BCAB #1581 - Egress Through a Courtyard, 22.214.171.124.(8), 126.96.36.199.(9), and 188.8.131.52.(1)
May 29, 2003
Re: Egress Through a Courtyard, 184.108.40.206.(8), 220.127.116.11.(9), and 18.104.22.168.(1)
The subject is a four level residential building with two levels of underground parking. The four residential stories are divided into two wings linked by a walkway on each storey. At the most distant end of each wing there are exit stair shafts. There are residential suites that egress directly onto the walkway. Elevators also discharge onto the walkway at each floor level.
The linking walkways run through an interior “courtyard”, which is enclosed by walls except for approximately 7% of its perimeter that is open wood screen. An open convenience stairway connects the walkways on each storey including the two levels of the below grade storage garage. Each residential wing has a door, which separates its public corridor from the walkway/courtyard, but these doors are not installed as closures. The interior “courtyard” is approximately 70% covered by roofs or skylights, with the remaining 30% open to the sky.
The walls separating the public corridor (of each wing) and the walls common to the suites and the walkway within the “courtyard” are separated by a fire separation with a fire resistance rating of 1 hour.
Reason for Appeal
Sentence 22.214.171.124.(8) requires each suite in a floor area that contains more than one suite to have an exterior exit doorway, or a doorway into a public corridor or exterior passageway. Sentence 126.96.36.199.(9) requires that when you enter the corridor or exterior passageway, it shall be possible to go in opposite directions to each of 2 separate exits. Sentence 188.8.131.52.(1) requires a public corridor to be separated from the remainder of the building by a fire separation with a fire resistance rating of not less than 1 hour.
The appellant considers the walkways through the “courtyard” as exterior public corridors and are extensions (connectors) of the interior public corridors of each adjacent wing. As both the interior and exterior portions are separated from the remainder of the building by a 1 hour fire separation, the appellant contends the design complies with the Building Code.
Building Official's Position
The Building Official considers each residential wing is a floor area on the same storey connected by a walkway. Sentence 184.108.40.206.(1) requires exit facilities be provided for every floor area. Sentence 220.127.116.11.(1) states that every floor area shall be served by at least 2 exits. The proposed design would require leaving a floor area, and crossing the walkway to enter another floor area in order to access one of the required exits. Further, there are four residential suites on each storey which exit directly onto the walkway, which is the only means of egress from these suites.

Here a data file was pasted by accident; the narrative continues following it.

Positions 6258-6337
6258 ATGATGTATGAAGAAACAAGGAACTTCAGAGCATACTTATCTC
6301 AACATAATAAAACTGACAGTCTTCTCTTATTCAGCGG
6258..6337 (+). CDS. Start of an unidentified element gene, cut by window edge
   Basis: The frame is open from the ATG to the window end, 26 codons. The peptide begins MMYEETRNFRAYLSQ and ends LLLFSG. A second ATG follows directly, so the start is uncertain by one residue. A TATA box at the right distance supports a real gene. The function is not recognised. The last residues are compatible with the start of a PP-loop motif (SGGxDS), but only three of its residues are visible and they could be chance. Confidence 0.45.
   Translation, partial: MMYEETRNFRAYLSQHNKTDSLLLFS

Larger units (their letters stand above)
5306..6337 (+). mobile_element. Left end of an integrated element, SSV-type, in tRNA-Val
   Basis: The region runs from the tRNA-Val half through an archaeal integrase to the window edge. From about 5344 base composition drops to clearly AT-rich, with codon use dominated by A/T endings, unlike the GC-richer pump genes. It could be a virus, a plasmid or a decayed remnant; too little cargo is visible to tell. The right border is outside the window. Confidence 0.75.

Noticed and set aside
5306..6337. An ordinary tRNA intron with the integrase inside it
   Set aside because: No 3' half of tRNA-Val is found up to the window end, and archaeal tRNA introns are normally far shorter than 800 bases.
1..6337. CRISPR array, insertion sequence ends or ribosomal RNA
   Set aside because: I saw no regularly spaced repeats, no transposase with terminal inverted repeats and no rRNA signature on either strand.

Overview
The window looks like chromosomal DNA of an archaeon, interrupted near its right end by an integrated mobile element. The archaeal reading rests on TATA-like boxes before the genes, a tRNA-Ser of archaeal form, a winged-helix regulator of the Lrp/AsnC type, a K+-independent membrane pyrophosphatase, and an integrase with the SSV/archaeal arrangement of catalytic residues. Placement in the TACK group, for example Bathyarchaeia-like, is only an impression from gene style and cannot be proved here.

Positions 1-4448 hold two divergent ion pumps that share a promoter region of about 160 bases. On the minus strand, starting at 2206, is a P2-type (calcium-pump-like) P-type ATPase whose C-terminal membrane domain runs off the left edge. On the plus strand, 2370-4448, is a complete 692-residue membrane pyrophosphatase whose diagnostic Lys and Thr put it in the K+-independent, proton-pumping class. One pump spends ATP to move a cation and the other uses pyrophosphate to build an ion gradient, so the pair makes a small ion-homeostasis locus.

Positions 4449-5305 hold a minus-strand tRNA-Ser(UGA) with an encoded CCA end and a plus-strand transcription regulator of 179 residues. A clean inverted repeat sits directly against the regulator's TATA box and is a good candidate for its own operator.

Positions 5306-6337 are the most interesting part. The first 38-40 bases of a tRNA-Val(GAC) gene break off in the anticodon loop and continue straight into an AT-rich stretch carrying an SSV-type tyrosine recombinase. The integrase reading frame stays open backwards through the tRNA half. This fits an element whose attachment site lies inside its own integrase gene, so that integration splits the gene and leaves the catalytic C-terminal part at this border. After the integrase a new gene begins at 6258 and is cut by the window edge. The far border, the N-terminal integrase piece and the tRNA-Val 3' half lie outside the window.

The Building Official also has concerns that with the majority of the “courtyard” being enclosed, it creates interconnected floor spaces, particularly with the doors of each wing entering the “courtyard” not installed as latching closures.
Appeal Board Decision #1581
Previous Board decisions (#1046, #1313 and #1559) were based on differing site specific conditions related to height of the courtyard and the extent of wall and roof enclosure. In this appeal, approximately 93% of the perimeter walls of the "courtyard" are considered enclosed, and the majority of the "courtyard" area is covered by roof.
It is the determination of the Board that the "courtyard" area must be considered interior space. This would require the public corridor to be completely separated from the "courtyard" on all storeys, or that interconnected floor space protection be provided.
The Board wishes to emphasise that this decision is specific to the circumstances related to the design of this building and further suggests that code compliance of unusual or unconventional aspects of building design may be appropriately addressed through Section 2.5, equivalents.
George Humphrey, Chair